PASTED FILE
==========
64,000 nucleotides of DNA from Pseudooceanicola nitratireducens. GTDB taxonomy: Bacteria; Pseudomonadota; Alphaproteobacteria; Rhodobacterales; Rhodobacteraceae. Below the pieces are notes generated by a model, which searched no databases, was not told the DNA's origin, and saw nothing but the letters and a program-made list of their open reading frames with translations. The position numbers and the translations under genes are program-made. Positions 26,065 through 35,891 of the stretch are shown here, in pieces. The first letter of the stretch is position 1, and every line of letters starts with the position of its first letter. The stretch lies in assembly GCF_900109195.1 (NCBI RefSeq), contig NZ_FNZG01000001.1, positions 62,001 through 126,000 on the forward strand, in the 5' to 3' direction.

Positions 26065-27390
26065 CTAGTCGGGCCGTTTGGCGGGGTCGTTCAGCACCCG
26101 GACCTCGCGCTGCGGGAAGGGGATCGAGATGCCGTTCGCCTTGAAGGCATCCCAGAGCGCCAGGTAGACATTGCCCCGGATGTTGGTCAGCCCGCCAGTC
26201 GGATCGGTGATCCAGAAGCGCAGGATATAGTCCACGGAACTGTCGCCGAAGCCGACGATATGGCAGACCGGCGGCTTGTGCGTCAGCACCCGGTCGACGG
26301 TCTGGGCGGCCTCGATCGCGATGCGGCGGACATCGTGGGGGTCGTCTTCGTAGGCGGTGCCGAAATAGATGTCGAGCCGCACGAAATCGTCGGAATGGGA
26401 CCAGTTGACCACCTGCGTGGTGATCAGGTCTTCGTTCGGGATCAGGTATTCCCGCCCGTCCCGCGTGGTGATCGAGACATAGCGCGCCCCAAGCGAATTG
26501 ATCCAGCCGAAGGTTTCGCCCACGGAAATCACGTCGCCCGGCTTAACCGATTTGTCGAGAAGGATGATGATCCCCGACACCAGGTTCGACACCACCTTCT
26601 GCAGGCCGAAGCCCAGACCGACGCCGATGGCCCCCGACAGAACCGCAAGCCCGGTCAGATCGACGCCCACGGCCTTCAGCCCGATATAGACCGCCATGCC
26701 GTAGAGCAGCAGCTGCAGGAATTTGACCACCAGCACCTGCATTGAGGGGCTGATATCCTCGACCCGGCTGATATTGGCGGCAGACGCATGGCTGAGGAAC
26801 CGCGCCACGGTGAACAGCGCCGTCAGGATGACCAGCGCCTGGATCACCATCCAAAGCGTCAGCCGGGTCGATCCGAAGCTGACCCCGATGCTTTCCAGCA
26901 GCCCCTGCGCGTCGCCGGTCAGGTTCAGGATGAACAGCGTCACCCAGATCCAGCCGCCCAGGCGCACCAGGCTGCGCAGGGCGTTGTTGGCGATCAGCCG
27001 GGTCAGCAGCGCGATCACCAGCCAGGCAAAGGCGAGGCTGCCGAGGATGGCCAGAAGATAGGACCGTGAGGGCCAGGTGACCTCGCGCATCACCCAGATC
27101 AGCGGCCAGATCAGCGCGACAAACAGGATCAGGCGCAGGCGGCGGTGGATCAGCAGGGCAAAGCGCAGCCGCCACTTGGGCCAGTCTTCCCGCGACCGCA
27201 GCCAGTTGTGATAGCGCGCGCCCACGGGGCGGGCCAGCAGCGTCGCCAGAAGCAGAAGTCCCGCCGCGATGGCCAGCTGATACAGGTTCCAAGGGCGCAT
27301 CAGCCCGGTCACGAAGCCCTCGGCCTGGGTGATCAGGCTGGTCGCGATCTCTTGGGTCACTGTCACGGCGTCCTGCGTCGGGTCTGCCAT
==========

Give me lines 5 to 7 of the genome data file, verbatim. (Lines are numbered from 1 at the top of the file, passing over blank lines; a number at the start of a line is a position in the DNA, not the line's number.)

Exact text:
26201 GGATCGGTGATCCAGAAGCGCAGGATATAGTCCACGGAACTGTCGCCGAAGCCGACGATATGGCAGACCGGCGGCTTGTGCGTCAGCACCCGGTCGACGG
26301 TCTGGGCGGCCTCGATCGCGATGCGGCGGACATCGTGGGGGTCGTCTTCGTAGGCGGTGCCGAAATAGATGTCGAGCCGCACGAAATCGTCGGAATGGGA
26401 CCAGTTGACCACCTGCGTGGTGATCAGGTCTTCGTTCGGGATCAGGTATTCCCGCCCGTCCCGCGTGGTGATCGAGACATAGCGCGCCCCAAGCGAATTG